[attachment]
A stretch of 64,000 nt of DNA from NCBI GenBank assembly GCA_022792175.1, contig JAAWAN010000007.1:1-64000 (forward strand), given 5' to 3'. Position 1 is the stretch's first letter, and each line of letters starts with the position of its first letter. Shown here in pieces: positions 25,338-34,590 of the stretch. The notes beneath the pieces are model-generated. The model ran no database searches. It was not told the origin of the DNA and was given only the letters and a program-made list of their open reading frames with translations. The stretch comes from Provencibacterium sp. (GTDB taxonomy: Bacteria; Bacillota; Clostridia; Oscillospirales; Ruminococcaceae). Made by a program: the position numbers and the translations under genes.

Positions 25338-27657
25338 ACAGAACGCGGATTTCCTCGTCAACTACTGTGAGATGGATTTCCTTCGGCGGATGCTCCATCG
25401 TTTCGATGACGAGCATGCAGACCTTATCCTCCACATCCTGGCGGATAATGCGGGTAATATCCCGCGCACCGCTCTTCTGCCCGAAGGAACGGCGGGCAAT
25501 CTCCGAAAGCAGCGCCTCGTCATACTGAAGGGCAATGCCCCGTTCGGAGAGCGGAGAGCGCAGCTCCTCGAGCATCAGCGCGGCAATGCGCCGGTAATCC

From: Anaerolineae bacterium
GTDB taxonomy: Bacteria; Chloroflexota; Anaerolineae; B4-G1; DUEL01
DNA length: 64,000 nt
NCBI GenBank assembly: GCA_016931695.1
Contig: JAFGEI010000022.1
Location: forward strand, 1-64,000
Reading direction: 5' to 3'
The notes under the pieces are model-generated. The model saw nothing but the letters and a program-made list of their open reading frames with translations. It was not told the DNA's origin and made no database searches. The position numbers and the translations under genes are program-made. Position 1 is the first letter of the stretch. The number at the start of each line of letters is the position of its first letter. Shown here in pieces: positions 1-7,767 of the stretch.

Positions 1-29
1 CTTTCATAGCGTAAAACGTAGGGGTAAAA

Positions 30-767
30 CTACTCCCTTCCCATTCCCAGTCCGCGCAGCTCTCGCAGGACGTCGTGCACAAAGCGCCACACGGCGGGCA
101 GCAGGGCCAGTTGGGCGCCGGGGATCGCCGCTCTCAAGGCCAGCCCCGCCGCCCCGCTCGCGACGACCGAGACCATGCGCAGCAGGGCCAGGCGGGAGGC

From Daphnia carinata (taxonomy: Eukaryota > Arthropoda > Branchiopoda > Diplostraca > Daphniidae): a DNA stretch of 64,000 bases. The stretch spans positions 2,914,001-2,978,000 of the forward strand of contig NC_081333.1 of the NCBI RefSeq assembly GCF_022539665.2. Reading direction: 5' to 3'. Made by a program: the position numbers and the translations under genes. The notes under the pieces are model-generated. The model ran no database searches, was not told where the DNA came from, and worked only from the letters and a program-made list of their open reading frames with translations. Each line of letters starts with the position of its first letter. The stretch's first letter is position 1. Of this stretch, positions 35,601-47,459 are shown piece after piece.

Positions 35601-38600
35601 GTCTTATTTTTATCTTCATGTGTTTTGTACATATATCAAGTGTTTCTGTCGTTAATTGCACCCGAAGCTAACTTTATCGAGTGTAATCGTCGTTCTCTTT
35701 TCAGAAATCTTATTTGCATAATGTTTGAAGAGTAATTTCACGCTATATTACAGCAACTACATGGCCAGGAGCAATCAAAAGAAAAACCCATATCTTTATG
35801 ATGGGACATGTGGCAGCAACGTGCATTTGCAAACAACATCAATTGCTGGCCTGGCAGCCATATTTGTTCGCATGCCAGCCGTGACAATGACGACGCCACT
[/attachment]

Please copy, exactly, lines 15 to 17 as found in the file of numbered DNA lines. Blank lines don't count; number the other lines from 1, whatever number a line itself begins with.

1 CTTTCATAGCGTAAAACGTAGGGGTAAAA

Positions 30-767
30 CTACTCCCTTCCCATTCCCAGTCCGCGCAGCTCTCGCAGGACGTCGTGCACAAAGCGCCACACGGCGGGCA